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Supercomputing Cancer Data for Treatment Clues

In this video, researchers use TACC supercomputers in war against cancer. “Next-generation sequencing technology allows us to observe genomes and their activity in unprecedented detail,” he said. “It’s also making a lot of biomedical research increasingly computational, so it’s great to have a resource like TACC available to us.”

Supercomputing High Energy Cancer Treatments

Over at TACC, Aaron Dubrow writes that researchers are using TACC supercomputers to improve, plan, and understand the basic science of radiation therapy. “The science of calculating and assessing the radiation dose received by the human body is known as dosimetry – and here, as in many areas of science, advanced computing plays an important role.”

AI Technology from China Helps Radiologists Detect Lung Cancer

Today Infervision introduced its innovative, deep learning solution to help radiologists identify suspicious lesions and nodules in lung cancer patients faster than ever before. The Infervision AI platform is the world’s first to reshape the workflow of radiologists and it is already showing dramatic results at several top hospitals in China.

Turning AI Against Cancer at the Data Science Bowl

Today Booz Allen Hamilton and Kaggle today announced the winners of the third annual Data Science Bowl, a competition that harnesses the power of data science and crowdsourcing to tackle some of the world’s toughest problems. This year’s challenge brought together nearly 10,000 participants from across the world. Collectively they spent more than an estimated 150,000 hours and submitted nearly 18,000 algorithms—all aiming to help medical professionals detect lung cancer earlier and with better accuracy.

Podcast: Supercomputing Cancer Research and the Human Brain

In this WUOT podcast, Jack Wells from ORNL describes how the Titan supercomputer helps advance science. “The world’s third-most powerful supercomputer is located in Oak Ridge, and though it bears the imposing name TITAN, its goals and capabilities are more quotidian than dystopian. After that, WUOT’s Megan Jamerson tells us about a project at ORNL that uses TITAN to help humans digest vast sums of information from medical reports. If successful, the project could create new understandings about the demographics of cancer.”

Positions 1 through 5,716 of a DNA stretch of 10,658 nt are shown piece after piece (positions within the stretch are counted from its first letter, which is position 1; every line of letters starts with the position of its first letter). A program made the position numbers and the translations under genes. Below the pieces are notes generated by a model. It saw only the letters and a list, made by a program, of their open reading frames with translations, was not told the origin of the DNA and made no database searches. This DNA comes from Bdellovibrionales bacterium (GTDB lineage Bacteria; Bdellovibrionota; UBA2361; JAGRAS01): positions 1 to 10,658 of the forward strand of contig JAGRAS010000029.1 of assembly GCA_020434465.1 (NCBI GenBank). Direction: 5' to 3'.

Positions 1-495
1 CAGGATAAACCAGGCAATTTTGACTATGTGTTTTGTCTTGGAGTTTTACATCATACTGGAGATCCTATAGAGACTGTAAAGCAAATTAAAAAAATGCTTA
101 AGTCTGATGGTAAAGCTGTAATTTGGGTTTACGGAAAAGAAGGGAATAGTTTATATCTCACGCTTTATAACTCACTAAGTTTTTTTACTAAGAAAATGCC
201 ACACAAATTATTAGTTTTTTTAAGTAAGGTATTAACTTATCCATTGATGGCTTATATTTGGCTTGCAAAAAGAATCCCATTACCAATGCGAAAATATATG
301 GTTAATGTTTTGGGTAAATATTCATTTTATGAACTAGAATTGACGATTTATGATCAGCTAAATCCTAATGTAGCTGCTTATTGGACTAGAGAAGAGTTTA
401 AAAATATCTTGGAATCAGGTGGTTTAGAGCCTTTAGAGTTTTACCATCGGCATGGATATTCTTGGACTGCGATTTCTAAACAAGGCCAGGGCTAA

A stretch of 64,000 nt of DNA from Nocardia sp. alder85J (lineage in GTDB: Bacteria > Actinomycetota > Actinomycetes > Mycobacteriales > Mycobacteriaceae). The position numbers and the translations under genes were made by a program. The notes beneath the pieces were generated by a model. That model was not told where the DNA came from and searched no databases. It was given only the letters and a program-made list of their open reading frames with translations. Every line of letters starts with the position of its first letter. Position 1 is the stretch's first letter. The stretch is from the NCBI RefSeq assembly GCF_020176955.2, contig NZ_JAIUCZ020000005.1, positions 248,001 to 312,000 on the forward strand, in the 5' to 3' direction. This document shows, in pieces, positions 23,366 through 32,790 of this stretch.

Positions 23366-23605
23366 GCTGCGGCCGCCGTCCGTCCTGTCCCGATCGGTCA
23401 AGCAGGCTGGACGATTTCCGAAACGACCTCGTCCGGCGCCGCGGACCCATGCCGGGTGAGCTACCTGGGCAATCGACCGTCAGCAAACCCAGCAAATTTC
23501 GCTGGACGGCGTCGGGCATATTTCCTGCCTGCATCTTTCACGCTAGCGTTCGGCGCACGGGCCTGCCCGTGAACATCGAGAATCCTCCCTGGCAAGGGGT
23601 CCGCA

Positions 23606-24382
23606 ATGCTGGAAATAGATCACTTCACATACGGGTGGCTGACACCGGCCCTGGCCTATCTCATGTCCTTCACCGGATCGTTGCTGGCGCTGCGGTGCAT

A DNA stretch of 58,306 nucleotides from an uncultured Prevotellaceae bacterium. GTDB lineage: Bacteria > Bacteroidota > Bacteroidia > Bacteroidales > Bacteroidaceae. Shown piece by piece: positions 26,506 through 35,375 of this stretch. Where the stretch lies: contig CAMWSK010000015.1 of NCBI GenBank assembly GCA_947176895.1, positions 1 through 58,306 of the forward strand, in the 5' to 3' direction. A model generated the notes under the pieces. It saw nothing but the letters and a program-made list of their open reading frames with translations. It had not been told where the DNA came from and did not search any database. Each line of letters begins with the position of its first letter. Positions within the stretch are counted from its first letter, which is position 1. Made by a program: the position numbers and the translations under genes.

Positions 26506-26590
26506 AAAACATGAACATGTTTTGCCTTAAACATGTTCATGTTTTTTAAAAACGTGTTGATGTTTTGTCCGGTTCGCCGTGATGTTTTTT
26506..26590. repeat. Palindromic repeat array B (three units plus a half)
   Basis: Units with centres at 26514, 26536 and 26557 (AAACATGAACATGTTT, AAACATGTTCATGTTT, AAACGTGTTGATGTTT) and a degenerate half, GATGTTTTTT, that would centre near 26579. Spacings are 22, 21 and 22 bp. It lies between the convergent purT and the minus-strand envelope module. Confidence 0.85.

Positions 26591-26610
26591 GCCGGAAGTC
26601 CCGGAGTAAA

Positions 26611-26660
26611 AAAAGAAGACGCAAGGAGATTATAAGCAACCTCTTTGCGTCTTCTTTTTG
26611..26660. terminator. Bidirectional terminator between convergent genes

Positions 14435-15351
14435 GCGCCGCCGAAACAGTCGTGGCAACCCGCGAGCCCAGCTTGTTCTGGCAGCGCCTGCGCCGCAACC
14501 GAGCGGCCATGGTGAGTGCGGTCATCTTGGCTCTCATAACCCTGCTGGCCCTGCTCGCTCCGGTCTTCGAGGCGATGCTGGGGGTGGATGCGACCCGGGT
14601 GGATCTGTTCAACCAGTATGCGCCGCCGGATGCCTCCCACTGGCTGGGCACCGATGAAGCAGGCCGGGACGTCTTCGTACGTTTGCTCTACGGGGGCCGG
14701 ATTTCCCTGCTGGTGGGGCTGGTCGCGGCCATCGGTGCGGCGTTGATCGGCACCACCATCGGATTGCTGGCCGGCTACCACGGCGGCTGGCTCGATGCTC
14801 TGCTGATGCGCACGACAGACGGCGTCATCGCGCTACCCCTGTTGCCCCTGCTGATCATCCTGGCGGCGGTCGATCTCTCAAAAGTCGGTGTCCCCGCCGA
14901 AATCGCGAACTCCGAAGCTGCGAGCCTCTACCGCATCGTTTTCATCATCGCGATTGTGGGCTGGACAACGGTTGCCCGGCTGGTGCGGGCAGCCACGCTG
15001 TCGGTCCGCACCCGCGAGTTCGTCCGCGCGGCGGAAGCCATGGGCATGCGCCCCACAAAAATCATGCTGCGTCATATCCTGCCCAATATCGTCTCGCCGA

Video: Livermore HPC Takes Aim at Cancer

In this video, Jonathan Allen from LLNL describes how Lawrence Livermore’s supercomputers are playing a crucial role in advancing cancer research and treatment. “A historic partnership between the Department of Energy (DOE) and the National Cancer Institute (NCI) is applying the formidable computing resources at Livermore and other DOE national laboratories to advance cancer research and treatment. Announced in late 2015, the effort will help researchers and physicians better understand the complexity of cancer, choose the best treatment options for every patient, and reveal possible patterns hidden in vast patient and experimental data sets.”

Supercomputing the Cancer Moonshot and Beyond

In this video, Dr. Dimitri Kusnezov from the U.S. Department of Energy National Nuclear Security Administration presents: Supercomputing the Cancer Moonshot and Beyond. “How can the next generation of supercomputers unlock biomedical mysteries that will shape the future practice of medicine? Scientists behind the National Strategic Computing Initiative, a federal strategy for investing in high-performance computing, are exploring this question.”

Supercomputing Cancer Diagnostics with CyVerse

Adam Buntzman and his colleagues at the University of Arizona recently developed a tool that uses CyVerse supercomputing resources to create the first nearly comprehensive map of the human immunome, all the possible immune receptors our bodies can make. “When people go to a clinic, it’s usually because they’re already sick,” Buntzman said. “If doctors could detect cancerous cells before they grow drastically out of proportion to healthy cells, patients would have much higher odds of successful cancer treatment and survival.”

LLNL Collaboration to Improve Cancer Screening

Computer scientists at LLNL and Norwegian researchers are collaborating to apply high performance computing to the analysis of medical data to improve screening for cervical cancer. The team is developing a flexible, extendable model that incorporates new data such as other biomolecular markers, genetics and lifestyle factors to individualize risk assessment, according to Abdulla. “We want to identify the optimal interval for screening each patient.”

Video: Storage Architecture for Innovation & Research at the University of Florida

In this video from the DDN booth at SC15, Dr. Erik Deumens of the University of Florida describes why unpredictable and less standard architectures and system configurations are necessary to meet the agility, availability and responsiveness requirements to meet the mission of innovation and exploration. “The University of Florida’s Interdisciplinary Center for Biotechnology Research (ICBR) offers access to cutting-edge technologies designed to enable university faculty, staff and students, as well as research and commercial partners worldwide with the tools and resources needed to advance scientific research.”